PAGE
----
For the first time in decades, Ontario’s Legislature over the past year has enacted a number of changes to provincial expropriation procedures, including the first significant changes to the Expropriations Act, R.S.O. 1990, c.E.26 (the Expropriations Act) since it was adopted in 1970.
The changes primarily affect the public’s right to challenge a proposed expropriation through a “hearing of necessity,” but also have the effect of abolishing the Board of Negotiation, which has long provided an early mediation opportunity for parties to an expropriation. Even the generous interest and cost protections in the Expropriations Act, provisions that many have considered unique to expropriated landowners, are now the subject of amendment. This bulletin is intended to provide readers with a thumbnail overview of the major changes to the Expropriations Act expected to come into force on June 1, 2021, and related legislation enacted over the past year affecting the relationship between public authorities and landowners in expropriation-like circumstances.
Limiting the Availability of Hearings of Necessity
Ontario first adopted the “hearing of necessity” (HON) procedure for expropriations in 1970, following the recommendations of J.C. McRuer in the monumental report of the Royal Commission Inquiry into Civil Rights. The HON allowed expropriated owners to challenge, in front of a neutral “inquiry officer,” whether a proposed expropriation was “fair, sound and reasonably necessary” to the achievement of the expropriating authority’s objectives.
In practice, the HON process did deliver limited measures of accountability and due process to the expropriation process, and could result in project improvements, but it also slowed the expropriation process down and led to increased costs for expropriating authorities. Moreover, the inquiry officer’s report is non-binding – approval authorities are merely obliged to “consider” the report – and expropriating authorities are typically also the “approval” authority for their own expropriations, i.e. the judge in their own cause.
Under section 6(3) of the Expropriations Act, the provincial government is authorized to exempt expropriations from the HON requirement on a case-by-case basis, but it rarely does so. A HON was thus a potential component of every provincial expropriation until July 2020, when the Legislature enacted Bill 171, the Building Transit Faster Act, 2020,1 which exempts certain “priority transit projects” in the Greater Toronto Area from the HON requirement where the land proposed to be taken has been designated by Order in Council as “transit corridor land.” The four “priority transit projects” at present are the Ontario Line, Scarborough Subway Extension, Yonge North Subway Extension and Eglinton Crosstown West Extension.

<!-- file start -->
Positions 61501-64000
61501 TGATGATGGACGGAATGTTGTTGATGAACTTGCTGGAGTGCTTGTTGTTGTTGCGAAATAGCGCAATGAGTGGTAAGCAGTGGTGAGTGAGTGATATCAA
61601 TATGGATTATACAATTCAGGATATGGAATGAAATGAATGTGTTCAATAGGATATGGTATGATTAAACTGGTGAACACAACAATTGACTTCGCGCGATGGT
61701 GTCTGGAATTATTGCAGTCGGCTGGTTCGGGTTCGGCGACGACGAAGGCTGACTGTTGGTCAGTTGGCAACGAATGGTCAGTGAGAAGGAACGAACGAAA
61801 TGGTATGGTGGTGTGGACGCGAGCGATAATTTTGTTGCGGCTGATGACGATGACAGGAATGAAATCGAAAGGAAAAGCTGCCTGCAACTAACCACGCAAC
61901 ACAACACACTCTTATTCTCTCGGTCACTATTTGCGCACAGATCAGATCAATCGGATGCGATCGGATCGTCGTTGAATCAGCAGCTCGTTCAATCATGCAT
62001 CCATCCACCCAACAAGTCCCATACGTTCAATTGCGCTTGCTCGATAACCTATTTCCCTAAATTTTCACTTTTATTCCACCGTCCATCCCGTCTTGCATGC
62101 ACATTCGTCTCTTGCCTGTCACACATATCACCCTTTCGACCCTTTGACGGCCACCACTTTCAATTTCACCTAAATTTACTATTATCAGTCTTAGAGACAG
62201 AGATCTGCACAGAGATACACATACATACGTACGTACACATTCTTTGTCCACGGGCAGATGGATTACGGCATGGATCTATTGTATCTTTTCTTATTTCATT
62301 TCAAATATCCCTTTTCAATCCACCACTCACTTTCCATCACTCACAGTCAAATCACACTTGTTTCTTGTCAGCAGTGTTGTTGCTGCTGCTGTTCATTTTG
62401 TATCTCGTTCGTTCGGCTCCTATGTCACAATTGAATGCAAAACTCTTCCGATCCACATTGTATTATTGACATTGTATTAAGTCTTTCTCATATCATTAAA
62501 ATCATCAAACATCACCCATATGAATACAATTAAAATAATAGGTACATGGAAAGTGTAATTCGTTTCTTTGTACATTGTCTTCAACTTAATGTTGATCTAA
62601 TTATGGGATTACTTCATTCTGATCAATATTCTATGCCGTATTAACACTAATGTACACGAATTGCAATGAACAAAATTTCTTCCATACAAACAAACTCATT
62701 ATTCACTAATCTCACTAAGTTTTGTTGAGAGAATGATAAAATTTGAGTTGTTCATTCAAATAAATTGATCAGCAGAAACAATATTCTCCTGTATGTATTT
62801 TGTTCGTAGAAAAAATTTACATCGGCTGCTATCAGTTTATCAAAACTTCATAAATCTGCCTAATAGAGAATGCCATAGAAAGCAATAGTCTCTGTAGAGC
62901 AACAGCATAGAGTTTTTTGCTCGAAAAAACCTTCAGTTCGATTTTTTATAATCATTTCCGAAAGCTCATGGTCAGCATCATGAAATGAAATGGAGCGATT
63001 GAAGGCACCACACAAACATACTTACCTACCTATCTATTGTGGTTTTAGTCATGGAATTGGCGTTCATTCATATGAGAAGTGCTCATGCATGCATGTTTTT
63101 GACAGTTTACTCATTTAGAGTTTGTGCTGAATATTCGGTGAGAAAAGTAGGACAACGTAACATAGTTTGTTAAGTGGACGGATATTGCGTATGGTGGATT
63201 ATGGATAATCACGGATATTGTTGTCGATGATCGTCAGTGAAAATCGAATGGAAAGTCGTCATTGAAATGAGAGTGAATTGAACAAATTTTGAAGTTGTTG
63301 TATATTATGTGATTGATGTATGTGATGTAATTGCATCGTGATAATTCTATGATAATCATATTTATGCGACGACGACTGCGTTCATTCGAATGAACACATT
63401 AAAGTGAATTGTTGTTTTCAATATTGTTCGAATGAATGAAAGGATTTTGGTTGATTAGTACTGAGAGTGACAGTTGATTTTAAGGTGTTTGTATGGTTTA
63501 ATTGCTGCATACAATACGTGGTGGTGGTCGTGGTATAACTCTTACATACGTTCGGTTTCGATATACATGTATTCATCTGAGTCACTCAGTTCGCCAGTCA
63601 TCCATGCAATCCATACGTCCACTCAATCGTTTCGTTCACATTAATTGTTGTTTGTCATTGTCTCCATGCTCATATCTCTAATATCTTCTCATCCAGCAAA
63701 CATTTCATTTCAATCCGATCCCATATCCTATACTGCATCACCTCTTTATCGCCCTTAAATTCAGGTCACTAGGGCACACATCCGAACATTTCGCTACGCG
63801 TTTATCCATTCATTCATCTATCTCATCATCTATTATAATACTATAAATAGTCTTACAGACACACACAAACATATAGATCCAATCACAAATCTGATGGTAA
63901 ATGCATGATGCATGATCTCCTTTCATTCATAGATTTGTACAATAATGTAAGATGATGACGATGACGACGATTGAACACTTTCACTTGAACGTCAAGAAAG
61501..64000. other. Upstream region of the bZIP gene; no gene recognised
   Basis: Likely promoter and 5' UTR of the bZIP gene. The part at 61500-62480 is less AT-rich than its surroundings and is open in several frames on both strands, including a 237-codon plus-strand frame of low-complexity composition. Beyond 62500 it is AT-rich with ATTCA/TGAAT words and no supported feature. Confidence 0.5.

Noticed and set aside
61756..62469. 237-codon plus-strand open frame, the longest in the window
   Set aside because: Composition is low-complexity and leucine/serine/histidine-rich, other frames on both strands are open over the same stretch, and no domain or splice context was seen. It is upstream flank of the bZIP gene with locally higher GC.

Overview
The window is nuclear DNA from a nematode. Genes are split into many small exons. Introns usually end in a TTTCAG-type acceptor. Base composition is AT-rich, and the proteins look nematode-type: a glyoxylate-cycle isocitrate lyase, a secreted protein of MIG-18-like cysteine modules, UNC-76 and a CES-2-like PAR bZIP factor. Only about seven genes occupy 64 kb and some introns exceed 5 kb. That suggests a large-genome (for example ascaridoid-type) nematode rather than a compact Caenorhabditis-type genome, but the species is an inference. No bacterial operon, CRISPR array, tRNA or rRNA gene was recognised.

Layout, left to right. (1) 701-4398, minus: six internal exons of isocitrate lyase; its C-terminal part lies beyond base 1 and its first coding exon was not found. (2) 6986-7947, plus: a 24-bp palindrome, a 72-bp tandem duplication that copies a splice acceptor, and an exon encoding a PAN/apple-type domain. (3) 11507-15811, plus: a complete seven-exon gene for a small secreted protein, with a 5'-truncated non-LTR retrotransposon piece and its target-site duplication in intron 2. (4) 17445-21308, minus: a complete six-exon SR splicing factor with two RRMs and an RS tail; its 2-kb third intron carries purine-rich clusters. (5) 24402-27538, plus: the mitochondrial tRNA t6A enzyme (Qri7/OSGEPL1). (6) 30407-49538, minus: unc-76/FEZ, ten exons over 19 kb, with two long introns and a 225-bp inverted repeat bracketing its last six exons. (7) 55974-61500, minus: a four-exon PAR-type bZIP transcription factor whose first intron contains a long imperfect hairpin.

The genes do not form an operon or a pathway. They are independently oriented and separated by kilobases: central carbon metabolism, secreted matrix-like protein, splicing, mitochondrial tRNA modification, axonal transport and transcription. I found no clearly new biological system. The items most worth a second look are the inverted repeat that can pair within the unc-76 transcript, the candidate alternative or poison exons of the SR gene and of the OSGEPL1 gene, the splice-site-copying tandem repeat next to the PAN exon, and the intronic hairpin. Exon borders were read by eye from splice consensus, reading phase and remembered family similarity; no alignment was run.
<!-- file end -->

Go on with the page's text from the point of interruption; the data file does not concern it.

Later in July 2020, the Legislature extended the exemption to (a) provincial highway projects under the Public Transportation and Highway Improvement Act, and (b) land designated as “transit-oriented community land” in support of “transit-oriented community projects” associated with priority transit projects under the Transit-Oriented Communities Act, 2020.2 Under both amendments, the Minister may establish a process for receiving comments from owners regarding a proposed expropriation, and may make regulations regarding that process. As of this publication, no regulations have been made.
In December 2020, the government enacted Bill 222,3 which amended both the Building Transit Faster Act, 2020 and the Transit-Oriented Communities Act, 2020 to broaden the potential exemption from the HON process, from the current four priority transit projects, to any other prescribed provincial transit project. The Minister can now make regulations prescribing additional provincial transit projects.
Now, Bill 245 – the Accelerating Access to Justice Act, 2021 – amends the Expropriations Act itself with respect to HONs. The current HON process remains in place, except that the Local Planning Appeal Tribunal (LPAT) or its successor, the Ontario Land Tribunal,4 will conduct the hearings, and the government can enact regulations to increase the long-standing cap of $200 on costs payable to an owner. However, more significantly, the government can now enact, at any time, regulations that would exempt additional classes of projects from the HON requirement under the Expropriations Act, including municipal projects.
The Province has not legislated a replacement for the HON process, but has anticipated allowing owners to deliver “comments” to the expropriating authority about the proposed taking. Under Bill 245, the Legislature offers more detailed guidance in a new section 8.1 of the Expropriations Act, which foresees regulations that partially reproduce the current HON process by requiring that expropriating authorities “consider” the comments received, and give reasons for their determination. However, no other procedures are prescribed. Most notably, there is no requirement that the authority disclose the “grounds” on which it proposes to expropriate, which is required under the current HON process and forces authorities to articulate their objectives in enough detail to allow for an assessment as to how the taking relates to those objectives. Nor is there any standard in this comments process such as “fair, sound and reasonably necessary” against which a proposed expropriation can be measured, nor any role for a third-party neutral to evaluate the expropriation in those terms, including through consideration of oral evidence.